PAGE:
She compares Wikipedia to a "multi-author treatise," and notes that it allows experts who do not know each other to collaborate. She also notes that Wikipedia can be updated more quickly than printed texts, and that Wikipedia allows for discussion and debate on a particular entry to be recorded alongside the entry.
She argues that Wikis encourage "the public exchange of reason," and teaches students "the democratic value of deliberation." She argues that Wikis allow for an engaged mode of learning.
There's much to Noveck's argument.
Of course, students should not rely blindly on any source, printed or virtual, edited or un-edited. (I'm sure Noveck would agree with that statement.)
Noveck encourages students to participate in creating Wiki entries, and I think this is an especially useful suggestion.
Should professors bar students from using Wikipedia as an authority in their writing? Does it matter whether the writing is intended to be a submission to a court?Anupam Chander
November 14, 2007
Unusual Law School Drama...
Monday was the first day of my Criminal Practice class, which almost entirely consists of teaching the nuts-and-bolts of criminal advocacy, largely through the use of simulations. For the past few years I have collaborated with Dr. DeAnna Toten Beard of Baylor's theater department, who turned me on to what may be the best play ever about criminal practice, Susan Glaspell's "Trifles." The play involves a criminal investigation, and wonderfully frames the themes I use throughout the practical aspects of the course.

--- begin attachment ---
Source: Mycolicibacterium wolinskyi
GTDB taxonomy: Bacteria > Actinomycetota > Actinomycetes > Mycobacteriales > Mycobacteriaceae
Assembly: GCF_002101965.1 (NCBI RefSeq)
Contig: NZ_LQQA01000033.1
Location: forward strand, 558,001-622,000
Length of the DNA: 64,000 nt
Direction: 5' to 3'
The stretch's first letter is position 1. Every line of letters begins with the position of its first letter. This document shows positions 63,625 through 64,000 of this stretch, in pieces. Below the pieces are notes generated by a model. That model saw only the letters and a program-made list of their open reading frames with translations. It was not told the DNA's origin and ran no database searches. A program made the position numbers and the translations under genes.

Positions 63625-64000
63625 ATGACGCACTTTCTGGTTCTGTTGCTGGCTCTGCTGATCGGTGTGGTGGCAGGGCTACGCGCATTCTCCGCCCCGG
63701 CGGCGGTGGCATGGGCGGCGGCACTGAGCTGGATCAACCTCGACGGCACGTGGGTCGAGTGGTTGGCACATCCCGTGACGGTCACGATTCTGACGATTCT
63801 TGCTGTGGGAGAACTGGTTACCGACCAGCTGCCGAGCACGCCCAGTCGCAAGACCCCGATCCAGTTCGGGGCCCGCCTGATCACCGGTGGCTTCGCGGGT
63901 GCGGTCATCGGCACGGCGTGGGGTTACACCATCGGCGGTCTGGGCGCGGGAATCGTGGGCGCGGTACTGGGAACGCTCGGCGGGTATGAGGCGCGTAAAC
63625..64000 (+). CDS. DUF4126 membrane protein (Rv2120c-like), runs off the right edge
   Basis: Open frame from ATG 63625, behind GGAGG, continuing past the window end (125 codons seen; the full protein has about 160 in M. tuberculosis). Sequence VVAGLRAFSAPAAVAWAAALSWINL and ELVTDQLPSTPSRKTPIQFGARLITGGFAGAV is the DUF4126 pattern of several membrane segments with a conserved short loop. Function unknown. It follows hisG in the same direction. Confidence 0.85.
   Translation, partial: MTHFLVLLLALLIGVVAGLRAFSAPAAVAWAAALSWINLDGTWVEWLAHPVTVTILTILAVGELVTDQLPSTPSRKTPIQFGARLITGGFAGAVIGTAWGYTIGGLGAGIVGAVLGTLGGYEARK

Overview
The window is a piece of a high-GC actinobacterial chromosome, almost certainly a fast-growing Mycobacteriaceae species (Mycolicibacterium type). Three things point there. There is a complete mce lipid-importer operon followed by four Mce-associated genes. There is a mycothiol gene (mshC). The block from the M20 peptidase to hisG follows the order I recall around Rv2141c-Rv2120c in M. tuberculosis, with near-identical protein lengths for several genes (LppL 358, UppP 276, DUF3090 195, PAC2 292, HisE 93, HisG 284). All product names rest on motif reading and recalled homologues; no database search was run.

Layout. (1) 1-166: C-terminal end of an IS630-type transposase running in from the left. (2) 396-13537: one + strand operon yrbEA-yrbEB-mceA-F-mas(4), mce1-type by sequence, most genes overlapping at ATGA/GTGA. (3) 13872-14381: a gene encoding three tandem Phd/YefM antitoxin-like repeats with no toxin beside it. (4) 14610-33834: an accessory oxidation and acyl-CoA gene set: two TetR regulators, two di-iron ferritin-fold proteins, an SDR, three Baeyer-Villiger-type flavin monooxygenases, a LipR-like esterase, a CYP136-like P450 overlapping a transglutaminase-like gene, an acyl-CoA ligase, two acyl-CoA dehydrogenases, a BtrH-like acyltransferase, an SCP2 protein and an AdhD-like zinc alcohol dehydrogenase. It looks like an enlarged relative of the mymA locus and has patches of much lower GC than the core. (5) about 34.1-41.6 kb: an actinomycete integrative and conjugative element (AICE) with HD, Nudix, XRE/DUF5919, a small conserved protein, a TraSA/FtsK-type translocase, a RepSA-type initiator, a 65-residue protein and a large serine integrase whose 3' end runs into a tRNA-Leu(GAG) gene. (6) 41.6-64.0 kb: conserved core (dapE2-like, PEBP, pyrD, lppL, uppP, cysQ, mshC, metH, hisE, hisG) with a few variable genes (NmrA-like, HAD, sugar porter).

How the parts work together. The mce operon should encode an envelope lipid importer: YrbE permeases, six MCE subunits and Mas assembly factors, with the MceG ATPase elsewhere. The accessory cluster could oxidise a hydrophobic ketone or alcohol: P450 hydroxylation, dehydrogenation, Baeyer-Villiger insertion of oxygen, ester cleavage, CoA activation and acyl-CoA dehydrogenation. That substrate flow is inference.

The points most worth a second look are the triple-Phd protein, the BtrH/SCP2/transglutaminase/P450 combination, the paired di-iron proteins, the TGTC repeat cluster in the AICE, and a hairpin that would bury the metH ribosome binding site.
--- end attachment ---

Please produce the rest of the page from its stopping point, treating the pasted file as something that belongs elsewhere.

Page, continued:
In the past, I have had the students read the play and then discuss it with Dr. Toten Beard. For this quarter's session, though, DeAnna had something really great in store-- she somehow roped her colleagues into actually performing the play for the class. It made the story meaningful in a way it hadn't been before, and the theater professors did a great job with it. We really had an outstanding cast, too, including Stan Denman, Chair of Baylor's Theater Department, whose acting was described by the New York Times as exemplifying "economy and grace."
The actors, in fact, seemed quite intrigued with the idea of performing at the law school, and the students understood the point of the exercise more quickly and deeply than in the past. While such cross-discipline adventures have their risks, they also can provide new angles from which to view our work and the law.
-- Mark Osler
November 13, 2007
University Business Webinar Tomorrow: Is classroom technology working?
Enhanced Classroom Teaching & Learning: How do we know it’s working?
Wednesday, November 14, 2007 at 2pm, EST
This University Business web seminar is free to attend but pre-registration required. For more information and to register, please visit www.universitybusiness.com/webseminars
-- Joe Hodnicki